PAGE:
Biden federal loan forgiveness plan blocked by federal judge in Texas

A federal judge in Texas on Thursday blocked President Joe Biden’s student loan forgiveness plan, which had been put on hold after the 8th Circuit Court of Appeals ruled temporary stay last month.

A conservative group called the Job Creators Network Foundation filed a lawsuit in federal court in Fort Worth in October, arguing that the Biden administration violated federal procedures by failing to seek public input on the program. The lawsuit was filed on behalf of two borrowers — one who was allegedly ineligible for relief, and the other who was allegedly ineligible for the maximum $20,000 in debt forgiveness. The lawsuit alleges that the Biden administration violated federal procedures by denying borrowers the opportunity to provide public comment before starting the program.

U.S. District Judge Mark Pittman, an appointee of former President Donald Trump, declared the program “illegal,” citing the 2002 Higher Education Aid Opportunity for Students (HEROES) Act, which gives the Department of Education the ability to grant waivers to financial aid recipients. .

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“This case involves the question of whether Congress — through the HEROES Act — gave the secretary [of Education] authority to implement a program that provides debt forgiveness to millions of student-loan borrowers, totaling more than $400 billion,” wrote Pittman in his ruling. “And after interpreting the HEROES Act, the Court held that it did not provide ‘clear congressional authorization’. for the program proposed by the secretary.”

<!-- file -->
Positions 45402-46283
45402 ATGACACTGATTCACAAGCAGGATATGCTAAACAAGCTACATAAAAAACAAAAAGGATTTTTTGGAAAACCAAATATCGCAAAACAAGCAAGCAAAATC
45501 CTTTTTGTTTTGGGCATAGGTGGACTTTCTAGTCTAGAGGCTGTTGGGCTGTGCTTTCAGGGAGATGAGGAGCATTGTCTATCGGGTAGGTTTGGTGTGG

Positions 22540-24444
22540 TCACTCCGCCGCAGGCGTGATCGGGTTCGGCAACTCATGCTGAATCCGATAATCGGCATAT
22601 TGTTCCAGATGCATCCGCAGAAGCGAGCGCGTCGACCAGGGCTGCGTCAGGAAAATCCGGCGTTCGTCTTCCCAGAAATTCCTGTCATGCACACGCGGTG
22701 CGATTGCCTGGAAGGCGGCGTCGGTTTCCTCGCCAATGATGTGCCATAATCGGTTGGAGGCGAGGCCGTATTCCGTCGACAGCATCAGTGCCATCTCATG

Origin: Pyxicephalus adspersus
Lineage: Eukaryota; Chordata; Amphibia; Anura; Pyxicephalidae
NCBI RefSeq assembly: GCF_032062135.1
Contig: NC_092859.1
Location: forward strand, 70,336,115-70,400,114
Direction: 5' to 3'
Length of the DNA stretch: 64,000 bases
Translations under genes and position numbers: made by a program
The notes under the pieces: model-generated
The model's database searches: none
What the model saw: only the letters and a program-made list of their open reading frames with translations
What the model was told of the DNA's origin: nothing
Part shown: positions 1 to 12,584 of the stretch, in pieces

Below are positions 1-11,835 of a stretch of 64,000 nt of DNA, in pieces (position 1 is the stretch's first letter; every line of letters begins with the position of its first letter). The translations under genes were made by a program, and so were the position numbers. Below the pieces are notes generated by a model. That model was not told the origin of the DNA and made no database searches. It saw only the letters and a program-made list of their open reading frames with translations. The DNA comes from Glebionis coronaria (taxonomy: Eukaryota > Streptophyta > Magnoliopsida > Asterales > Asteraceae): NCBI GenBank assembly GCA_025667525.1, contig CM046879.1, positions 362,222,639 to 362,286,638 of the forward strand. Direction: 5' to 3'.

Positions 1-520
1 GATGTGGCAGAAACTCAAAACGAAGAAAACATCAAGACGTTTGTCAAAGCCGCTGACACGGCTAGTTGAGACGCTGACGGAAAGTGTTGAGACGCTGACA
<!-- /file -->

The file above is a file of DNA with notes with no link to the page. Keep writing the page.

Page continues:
The Justice Department said it would appeal the decision.

“We strongly disagree” with the decision, White House press secretary Karine Jean-Pierre said in a statement late Thursday night.

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“This president and administration are determined to help work and middle-class Americans rise again, while our opponents — backed by extreme Republican special interests — are suing to block millions of Americans from getting the relief they need,” the statement read. in part.

Thursday’s order is the latest in a series of legal challenges to the Biden administration’s program, which launched in October. The White House said last week that nearly 26 million Americans have provided information to the Department of Education to potentially have their debt forgiven.

“This ruling upholds the rule of law that requires all Americans to have their voices heard by their federal government,” said Elaine Parker, president of the Job Creators Network Foundation, in a statement after the ruling. “This illegal student loan bailout effort will do nothing to address the root cause of unaffordable tuition: greedy and bloated colleges that raise tuition far more than inflation year after year while sitting on $700 billion in endowments. We hope that the court’s decision today will. lay down the basis for a real solution to the student loan crisis.”

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Mr. Biden announced in August a debt relief plan, which can forgive up to $20,000 in debt for Americans making less than $125,000 individually or $250,000 per couple.

The 8th Circuit Court of Appeals in October placed a temporary stay on the program in response to an emergency motion brought by lawyers for several Republican-led states after a lower court ruled that. their September lawsuit to stop the debt forgiveness program lacked standing.

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